Josephine Butler was once described as ‘the most distinguished Englishwoman of the nineteenth century’.
She was the leader of a national women’s political campaign in Victorian England, at a time when women did not have the vote. She campaigned on behalf of prostitutes and abused and trafficked women from 1869 until her death in 1906. Against all the odds, she succeeded in repealing a law which allowed prostitutes to be sexually assaulted by police surgeons on a regular basis.
Josephine Butler’s dramatic life story is far more sexually graphic than any Victorian novel. She went into brothels, prisons and the ‘lock’ hospitals where women were examined and treated against their will. She stood up to cruel and coldly calculating authority figures such as the Superintendant of the Morals Police in Paris, the Minister of Justice in Rome and the Public Prosecutor in Brussels. It is also a great love story – the marriage of Josephine and George Butler was blissfully happy and an invaluable source of support to her.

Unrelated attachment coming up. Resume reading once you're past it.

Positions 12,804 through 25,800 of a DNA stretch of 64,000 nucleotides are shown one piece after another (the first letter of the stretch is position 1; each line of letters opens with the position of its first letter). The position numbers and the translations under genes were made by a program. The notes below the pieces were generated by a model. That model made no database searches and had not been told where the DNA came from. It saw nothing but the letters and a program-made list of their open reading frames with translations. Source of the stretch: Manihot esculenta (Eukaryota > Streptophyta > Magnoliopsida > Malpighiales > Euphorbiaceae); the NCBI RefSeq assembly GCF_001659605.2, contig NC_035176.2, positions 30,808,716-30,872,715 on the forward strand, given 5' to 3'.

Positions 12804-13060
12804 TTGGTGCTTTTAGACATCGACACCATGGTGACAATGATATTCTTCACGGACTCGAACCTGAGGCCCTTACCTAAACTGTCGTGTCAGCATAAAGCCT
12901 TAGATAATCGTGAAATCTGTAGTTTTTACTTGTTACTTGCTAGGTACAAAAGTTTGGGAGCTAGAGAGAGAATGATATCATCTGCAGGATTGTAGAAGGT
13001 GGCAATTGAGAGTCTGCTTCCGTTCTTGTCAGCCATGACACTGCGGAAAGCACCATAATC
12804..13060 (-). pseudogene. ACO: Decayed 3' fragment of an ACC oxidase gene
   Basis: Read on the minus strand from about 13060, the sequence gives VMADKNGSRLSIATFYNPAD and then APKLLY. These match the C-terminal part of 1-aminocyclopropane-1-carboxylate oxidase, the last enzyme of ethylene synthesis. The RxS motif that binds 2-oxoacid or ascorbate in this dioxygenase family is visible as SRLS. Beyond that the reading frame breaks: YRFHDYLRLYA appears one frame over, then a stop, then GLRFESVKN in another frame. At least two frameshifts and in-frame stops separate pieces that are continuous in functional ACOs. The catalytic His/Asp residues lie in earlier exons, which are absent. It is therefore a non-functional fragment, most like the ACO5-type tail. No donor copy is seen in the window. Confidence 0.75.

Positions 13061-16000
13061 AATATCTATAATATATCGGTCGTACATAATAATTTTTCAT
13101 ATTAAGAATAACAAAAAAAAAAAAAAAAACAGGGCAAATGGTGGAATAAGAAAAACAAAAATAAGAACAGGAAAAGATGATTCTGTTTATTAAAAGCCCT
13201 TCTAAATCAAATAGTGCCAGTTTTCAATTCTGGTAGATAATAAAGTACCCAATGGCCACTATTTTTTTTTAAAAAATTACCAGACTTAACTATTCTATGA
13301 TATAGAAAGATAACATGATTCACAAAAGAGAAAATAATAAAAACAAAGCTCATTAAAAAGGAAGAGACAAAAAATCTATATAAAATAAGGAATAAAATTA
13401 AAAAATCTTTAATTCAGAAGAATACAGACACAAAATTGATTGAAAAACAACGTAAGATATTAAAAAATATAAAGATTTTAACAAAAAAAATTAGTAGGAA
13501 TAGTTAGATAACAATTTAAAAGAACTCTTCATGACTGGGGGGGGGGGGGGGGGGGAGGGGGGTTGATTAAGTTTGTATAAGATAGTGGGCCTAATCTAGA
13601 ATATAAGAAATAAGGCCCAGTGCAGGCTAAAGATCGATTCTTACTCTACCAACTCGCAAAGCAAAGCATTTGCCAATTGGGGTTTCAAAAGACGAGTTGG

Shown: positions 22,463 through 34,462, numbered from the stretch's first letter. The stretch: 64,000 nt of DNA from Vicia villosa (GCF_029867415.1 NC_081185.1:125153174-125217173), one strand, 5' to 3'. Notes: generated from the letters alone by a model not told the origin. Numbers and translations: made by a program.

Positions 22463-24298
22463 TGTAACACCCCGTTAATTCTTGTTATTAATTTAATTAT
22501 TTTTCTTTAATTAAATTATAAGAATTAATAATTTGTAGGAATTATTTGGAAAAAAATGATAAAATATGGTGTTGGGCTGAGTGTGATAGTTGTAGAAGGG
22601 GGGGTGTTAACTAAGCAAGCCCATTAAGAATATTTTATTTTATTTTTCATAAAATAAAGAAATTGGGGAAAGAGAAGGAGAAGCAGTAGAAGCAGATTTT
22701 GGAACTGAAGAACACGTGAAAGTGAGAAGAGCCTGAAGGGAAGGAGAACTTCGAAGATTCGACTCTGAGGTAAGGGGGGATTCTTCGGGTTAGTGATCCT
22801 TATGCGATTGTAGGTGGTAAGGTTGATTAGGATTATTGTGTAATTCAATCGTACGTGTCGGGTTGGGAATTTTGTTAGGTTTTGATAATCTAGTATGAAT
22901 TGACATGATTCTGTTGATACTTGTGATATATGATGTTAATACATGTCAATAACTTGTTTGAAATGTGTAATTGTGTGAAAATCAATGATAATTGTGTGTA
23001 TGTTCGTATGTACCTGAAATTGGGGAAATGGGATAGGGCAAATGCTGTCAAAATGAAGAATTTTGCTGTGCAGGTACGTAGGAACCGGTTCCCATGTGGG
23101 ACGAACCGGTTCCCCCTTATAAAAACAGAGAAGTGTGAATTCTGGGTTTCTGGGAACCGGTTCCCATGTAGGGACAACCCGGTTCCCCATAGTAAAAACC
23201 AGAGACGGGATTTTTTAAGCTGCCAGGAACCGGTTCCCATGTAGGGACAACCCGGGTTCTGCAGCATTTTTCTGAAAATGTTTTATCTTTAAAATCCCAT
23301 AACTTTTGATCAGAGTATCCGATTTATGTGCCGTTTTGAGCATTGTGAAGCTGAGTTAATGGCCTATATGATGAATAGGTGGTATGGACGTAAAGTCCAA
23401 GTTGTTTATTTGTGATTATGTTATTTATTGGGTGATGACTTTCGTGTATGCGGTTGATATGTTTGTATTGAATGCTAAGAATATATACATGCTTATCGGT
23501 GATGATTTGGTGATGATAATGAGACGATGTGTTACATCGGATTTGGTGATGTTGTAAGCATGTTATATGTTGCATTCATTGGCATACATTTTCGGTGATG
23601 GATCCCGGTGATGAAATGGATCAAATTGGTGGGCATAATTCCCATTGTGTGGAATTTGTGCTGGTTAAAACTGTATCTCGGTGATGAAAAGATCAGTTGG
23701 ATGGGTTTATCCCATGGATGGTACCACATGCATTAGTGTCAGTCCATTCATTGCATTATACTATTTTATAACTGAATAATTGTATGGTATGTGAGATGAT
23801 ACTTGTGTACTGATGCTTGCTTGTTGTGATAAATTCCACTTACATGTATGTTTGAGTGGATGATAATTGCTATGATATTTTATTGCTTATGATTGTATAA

This story is not well-known. It has never been the subject of a film or major TV programme. Patron Saint of Prostitutes tells this story.
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Updated 24 November 2020